Islamic Cairo

Looking over Islamic Cairo

Travel to Islamic Cairo – Minarets, Mosques and Souqs

Look down from the impressive ramparts of the Citadel and Islamic Cairo spills out below you, a network of narrow streets lined with great examples of Islamic architecture, from mosques and medressahs to hamams and traditional mashrabiya-screened houses, from where women once discretely observed the street below. Explore here to discover the unchanging face of Cairo.

The area called Islamic Cairo dates largely from the 10th century onwards when the Fatimids, a north-African Shi’ite dynasty made a new walled city north of the Arab centre of Fustat. They called it al Qahira, the Victorious, from where we get Cairo. Over the following centuries the Mameluke and Ottoman dynasties added to the wealth of buildings that can be found here. This is a great place to appreciate Islamic architecture with a vast array of contrasting styles coming together in a fusion of subtly different styles, or to just wander.

The Citadel sits to the south and east of Islamic Cairo and, with the Mohammed Ali Mosque, provides a great place to start an exploration from. Highlights are many but a walk down to the Bab Zuweila area where the Sharia al-Khayamiya, the Street of the Tentmakers’ can be found is a good next stop. Here bright cloths are stitched together to create the colourful screens used at weddings, in street parties and feasts.

Next comes the al-Azhar mosque complex with its 1000-year old university and nearby is the 14th century Khan al Khalili souq where tourists tat sits next to household goods. Pause a while at Fishawi’s Coffee House, enjoy a sheesha and glass of tea or coffee in this ahwa that claims it has been open for 24hrs a day for 200 years!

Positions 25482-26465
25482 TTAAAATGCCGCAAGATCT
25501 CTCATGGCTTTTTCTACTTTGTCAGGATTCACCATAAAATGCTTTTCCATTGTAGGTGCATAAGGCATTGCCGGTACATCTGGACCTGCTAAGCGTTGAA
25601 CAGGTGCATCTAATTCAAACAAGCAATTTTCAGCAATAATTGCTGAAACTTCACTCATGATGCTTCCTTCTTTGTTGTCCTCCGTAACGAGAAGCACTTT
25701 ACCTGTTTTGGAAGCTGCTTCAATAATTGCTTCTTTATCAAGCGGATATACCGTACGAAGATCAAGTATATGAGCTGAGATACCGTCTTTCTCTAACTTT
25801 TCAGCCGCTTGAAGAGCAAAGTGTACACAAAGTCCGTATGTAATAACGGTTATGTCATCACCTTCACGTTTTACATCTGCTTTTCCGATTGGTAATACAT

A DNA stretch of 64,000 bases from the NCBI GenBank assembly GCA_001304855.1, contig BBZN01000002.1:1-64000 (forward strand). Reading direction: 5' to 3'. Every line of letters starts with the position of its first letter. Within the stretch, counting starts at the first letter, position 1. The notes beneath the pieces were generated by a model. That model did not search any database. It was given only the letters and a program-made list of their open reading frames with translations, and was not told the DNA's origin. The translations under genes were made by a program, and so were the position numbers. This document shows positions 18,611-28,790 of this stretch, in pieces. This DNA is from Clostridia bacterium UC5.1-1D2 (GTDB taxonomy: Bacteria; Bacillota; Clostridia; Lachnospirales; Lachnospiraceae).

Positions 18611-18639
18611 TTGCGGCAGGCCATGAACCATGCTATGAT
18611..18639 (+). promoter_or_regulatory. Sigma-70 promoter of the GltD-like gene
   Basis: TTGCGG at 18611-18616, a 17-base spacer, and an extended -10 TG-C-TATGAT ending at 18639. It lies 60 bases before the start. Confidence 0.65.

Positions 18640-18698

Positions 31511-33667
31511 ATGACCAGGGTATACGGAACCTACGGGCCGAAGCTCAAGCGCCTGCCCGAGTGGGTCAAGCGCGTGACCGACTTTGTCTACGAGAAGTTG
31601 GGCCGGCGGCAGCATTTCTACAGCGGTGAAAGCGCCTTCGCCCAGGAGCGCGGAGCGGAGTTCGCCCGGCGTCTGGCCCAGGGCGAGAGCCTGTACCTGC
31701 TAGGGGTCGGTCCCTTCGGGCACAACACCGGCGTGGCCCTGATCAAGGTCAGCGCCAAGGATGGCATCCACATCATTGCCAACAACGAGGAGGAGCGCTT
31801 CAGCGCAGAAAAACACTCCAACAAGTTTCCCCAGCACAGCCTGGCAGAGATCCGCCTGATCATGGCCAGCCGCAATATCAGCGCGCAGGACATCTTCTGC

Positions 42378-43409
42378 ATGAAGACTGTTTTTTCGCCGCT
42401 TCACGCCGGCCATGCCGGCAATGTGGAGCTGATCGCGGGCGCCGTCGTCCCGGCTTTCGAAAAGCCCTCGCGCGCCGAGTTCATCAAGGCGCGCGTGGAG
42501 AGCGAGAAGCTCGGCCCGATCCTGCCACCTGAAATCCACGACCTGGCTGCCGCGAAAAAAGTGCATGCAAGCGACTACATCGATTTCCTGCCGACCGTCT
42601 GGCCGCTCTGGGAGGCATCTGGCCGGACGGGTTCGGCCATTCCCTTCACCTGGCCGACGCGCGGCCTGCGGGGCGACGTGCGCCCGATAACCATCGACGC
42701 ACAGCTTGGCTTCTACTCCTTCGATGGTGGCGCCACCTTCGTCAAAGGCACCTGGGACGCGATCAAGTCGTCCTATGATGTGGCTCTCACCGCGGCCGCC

There are Ottoman houses to discover such as Beit Zeinab al-Khatoun and Beit el-Suhami, and the occasional caravanserai – a warehouse for camel caravans – such as the Wikala al-Bazara, now open to the public. The Gayer Anderson Museum is a must being an amazing hotchpotch of Islamic styles and artefacts packed into a wonderful old house.

Exploring Islamic Cairo could take days, but most people allow a full day which will be sufficient to get a flavour of what it’s all about. As ever in Egypt, with so much history to appreciate, a local guide might well be a wise investment – they will be able to not only plan an efficient walking tour for you – important if you have limited time – but will also explain what it is you are looking at together with its significance.

A must do activity is a glass of shay and a sheesha in Fishawi’s – you’ll be amongst locals as well as visitors as this is a popular hangout for Cairenes of the area. Alternatively many of the mosques have quiet corners for a sit down out of the sun and visitors are usually very welcome if dressed appropriately.

Explore Islamic Cairo on foot using taxis to get to your chosen starting point.

  • The Citadel and impressive Muhammed Ali Mosque make a great starting point for an exploration
  • Don’t miss the Khan el-Khalili souq and a drink in Fishawi’s Coffee House
  • Explore the narrow streets around the Bab Zuweila and climb the minarets for a view over the city


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